Steve and Rod Powley, of the Metis community of Sault Ste. Marie, Ontario, went hunting in October 1993. They killed a bull moose and tagged it with a Metis membership card and a note that read "harvesting my meat for winter". One week later, they were charged by Provincial Conservation Officers with hunting moose without a license and unlawful possession of a moose.
Judge Vaillancourt of the Ontario Court of Justice dismissed the charges, ruling that as Metis people, the Powleys had an Aboriginal right to hunt protected under s.35 of the Constitution of Canada.
The Province appealed to the Superior Court of Justice, who confirmed the lower court's ruling. The Province then appealed to the Ontario Court of Appeal, claiming that (i) the Metis of Sault Ste. Marie are not an Aboriginal people distinct from Indians, therefore they can not have distinct Aboriginal rights, (ii) hunting is not important to the Metis, therefore they have no "right to hunt" and (iii) even if the Metis have a "right to hunt", hunting rights of Indians and sport hunters must come first.
On February 23, 2001, the Court of Appeal unanimously dismissed the Province's appeal and ruled Ontario's regulations are an unfair limit on the Aboriginal hunting rights of the Metis.
The Court also rule "the government must proceed with immediate dispatch to establish a scheme that accords due respect and recogntion to [Metis hunting rights}". The Court ordered a one-year stay of the judgment to facilitate consultation and negotiations between the Metis Nation and the Province.
The Metis Nation's Harvesting Policy refers to tags issued to Metis by First Nations and to Metis people harvesting in Treaty areas.
First, in relation to other holders of aboriginal rights -- Indians who enjoy a treaty right to hunt -- the current scheme places Metis rights holders at an obvious disadvantage. Indian hunting rights are given full recognition while those of the Metis are completely ignored. While I accept that conservation may justify some restriction on the protected right, I fail to see how the legislative objective of conservation can justify the blatant disparity in treatment between the two rights holders.
Second, in relation to non-aboriginal hunters, Metis rights holders are given no priority. The failure to attach any weight whatsoever to the aboriginal right flies in the face of the principle that aboriginal food hunting rights are to be accorded priority.
McMurtry C.J.O, Abella and Sharpe JJ.A.
Court of Appeal for Ontario, 2001
The Province has been granted Leave to Appeal to the Supreme Court of Canada. The Supreme Court is expected to hear the case this year and make a ruling sometime in 2003.
However, the Ontario Court of Appeal's ruling must be carried out unless the Supreme Court orders otherwise. As a result, in October, 2001, the Province of Ontario's Ministry of Natural Resources and the Metis Nation of Ontario agreed on an Administrative and Investigative Procedures Screening Protocol.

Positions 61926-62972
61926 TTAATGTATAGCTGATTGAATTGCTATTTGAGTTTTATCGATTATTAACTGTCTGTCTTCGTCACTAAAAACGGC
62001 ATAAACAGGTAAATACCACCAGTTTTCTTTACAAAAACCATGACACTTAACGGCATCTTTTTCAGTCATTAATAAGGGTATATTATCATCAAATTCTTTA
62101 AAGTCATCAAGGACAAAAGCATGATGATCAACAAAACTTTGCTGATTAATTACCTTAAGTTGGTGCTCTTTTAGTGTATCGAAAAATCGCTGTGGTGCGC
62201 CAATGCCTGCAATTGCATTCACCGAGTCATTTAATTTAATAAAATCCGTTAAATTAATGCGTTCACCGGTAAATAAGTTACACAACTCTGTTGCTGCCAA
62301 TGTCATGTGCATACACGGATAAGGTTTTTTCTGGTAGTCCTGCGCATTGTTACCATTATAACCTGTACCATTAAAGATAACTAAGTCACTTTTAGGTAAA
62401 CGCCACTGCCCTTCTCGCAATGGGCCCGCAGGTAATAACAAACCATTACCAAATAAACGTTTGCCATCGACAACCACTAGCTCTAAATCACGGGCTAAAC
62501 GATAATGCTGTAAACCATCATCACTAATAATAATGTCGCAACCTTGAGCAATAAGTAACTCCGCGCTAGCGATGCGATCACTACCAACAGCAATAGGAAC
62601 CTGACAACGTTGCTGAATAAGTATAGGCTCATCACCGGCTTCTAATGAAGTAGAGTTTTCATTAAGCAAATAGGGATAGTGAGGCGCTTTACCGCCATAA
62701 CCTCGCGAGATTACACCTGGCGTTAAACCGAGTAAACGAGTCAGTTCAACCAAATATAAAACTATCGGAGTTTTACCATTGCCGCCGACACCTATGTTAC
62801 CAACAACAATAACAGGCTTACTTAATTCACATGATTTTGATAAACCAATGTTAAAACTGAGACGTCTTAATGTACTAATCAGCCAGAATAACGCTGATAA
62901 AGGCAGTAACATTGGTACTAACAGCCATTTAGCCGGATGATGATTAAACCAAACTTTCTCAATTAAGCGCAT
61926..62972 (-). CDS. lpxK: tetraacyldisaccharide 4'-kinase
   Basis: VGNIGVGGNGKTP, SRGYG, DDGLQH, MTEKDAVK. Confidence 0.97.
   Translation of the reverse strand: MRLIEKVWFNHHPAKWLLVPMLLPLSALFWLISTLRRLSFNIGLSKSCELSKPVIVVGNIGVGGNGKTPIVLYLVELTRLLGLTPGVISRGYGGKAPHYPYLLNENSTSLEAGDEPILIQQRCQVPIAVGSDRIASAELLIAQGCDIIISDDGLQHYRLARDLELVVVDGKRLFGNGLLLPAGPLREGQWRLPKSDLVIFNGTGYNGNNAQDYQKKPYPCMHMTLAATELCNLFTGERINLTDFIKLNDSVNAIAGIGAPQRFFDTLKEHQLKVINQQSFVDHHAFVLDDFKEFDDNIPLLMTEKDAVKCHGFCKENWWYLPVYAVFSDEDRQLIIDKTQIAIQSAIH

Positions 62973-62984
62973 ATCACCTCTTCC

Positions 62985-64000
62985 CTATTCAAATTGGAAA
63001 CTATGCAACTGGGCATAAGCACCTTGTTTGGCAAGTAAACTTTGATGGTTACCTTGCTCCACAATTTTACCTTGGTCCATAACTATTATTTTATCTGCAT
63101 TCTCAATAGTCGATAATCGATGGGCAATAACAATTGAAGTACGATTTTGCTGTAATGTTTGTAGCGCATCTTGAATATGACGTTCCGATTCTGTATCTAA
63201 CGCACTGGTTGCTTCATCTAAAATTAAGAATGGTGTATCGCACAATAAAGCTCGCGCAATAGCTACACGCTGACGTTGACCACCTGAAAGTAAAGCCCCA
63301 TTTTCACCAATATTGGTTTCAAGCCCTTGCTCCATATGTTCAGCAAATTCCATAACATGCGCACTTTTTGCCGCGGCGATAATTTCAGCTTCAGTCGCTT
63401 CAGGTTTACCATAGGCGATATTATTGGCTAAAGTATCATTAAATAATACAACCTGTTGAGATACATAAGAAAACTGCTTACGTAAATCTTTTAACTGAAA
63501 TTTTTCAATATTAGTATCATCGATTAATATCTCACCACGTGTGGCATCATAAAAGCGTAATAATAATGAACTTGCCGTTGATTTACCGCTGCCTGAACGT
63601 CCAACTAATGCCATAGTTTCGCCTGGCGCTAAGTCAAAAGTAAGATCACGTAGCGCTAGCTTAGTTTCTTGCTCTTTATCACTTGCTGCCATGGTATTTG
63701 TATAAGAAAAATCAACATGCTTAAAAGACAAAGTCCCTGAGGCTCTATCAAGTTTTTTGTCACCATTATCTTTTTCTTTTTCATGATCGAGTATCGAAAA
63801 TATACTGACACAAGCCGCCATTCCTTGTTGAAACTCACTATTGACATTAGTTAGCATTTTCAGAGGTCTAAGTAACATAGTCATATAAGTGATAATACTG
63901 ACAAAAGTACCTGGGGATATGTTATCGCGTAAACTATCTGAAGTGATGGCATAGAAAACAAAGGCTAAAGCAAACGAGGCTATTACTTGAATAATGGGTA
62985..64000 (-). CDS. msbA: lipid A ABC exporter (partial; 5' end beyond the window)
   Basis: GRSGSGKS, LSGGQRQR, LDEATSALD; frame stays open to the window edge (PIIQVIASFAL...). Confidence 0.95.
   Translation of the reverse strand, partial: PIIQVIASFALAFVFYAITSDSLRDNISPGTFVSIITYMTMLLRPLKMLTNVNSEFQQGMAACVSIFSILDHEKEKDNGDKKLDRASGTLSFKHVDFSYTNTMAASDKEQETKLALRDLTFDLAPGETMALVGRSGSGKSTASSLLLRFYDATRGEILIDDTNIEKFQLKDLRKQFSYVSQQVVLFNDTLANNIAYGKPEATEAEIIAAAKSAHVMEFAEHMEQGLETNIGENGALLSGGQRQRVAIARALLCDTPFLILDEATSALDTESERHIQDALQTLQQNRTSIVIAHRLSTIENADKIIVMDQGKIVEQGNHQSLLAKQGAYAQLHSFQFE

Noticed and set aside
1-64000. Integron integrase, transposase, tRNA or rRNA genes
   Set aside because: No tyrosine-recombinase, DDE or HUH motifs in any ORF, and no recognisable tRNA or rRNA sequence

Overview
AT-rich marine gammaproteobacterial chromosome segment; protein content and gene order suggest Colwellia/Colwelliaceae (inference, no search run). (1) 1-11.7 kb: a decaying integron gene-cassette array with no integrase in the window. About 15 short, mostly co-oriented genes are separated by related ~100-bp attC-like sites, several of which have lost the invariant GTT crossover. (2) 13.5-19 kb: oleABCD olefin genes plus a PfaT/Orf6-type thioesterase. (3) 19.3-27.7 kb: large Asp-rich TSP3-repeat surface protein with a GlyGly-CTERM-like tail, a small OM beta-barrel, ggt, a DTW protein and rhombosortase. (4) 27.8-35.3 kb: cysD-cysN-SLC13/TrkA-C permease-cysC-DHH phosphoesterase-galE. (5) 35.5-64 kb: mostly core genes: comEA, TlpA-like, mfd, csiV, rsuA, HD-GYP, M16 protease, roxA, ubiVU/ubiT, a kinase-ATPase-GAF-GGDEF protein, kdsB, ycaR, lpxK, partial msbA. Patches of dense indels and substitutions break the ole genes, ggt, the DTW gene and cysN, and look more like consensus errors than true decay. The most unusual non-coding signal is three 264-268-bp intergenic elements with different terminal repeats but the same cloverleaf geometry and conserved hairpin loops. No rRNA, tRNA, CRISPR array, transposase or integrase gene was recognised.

The Protocol outlined (i) under what circumstances the regulations would apply; (ii) procedures to be followed by Conservation Officers, (iii) when the Protocol does not apply (e.g., in relation to the Trespass to Property Act); (iv) rules regarding seizures; and (v) the right of Conservation Officers to exercise their own discretion during investigations.
Metis Nation's 2001 Harvesting Policy
This Policy came into effect on September 1st 2001, and includes definitions for terms such as "traditional territory" and "Captains of the Hunt". It prohibits harvesting of endangered species, wasting/spoiling wildlife, or harvesting in sanctuaries. It also deals with safety, private property, and methods for gathering relevant statistical information.
In the Powley case, in response to an issue raised by the Province, the Court noted that William Robinson, who negotiated the 1850 treaties with the Ojibwe, told the Metis he would not deal with them as a group, but that individuals could "take treaty" (share in treaty benefits") if the Ojibwe Chiefs agreed.
Borron, commissioned by the Province in 1891 to report on annuity payments to the Metis, maintained that Metis who accepted treaty benefits remain Metis.
Therefore, the Court ruled, Metis who accept treaty benefits from First Nations do not lose their Metis identity, nor can accepting treaty benefits be viewed as a surrender of Aboriginal rights.
The basic position of the government seems to have been simply to deny that these rights exist...While I do not doubt that there has been considerable uncertainty about the nature and the scope of Metis rights, this is hardly a reason to deny their existence...
The government cannot simply sit on its hands and then defend its inaction because the nature of the right or the identity of the bearers of the right is uncertain. The appellant failed to satisfy the trial judge, the Superior Court judge on appeal, and has failed to satisfy me that it has made any serious effort to come to grips with the question of Metis hunting rights.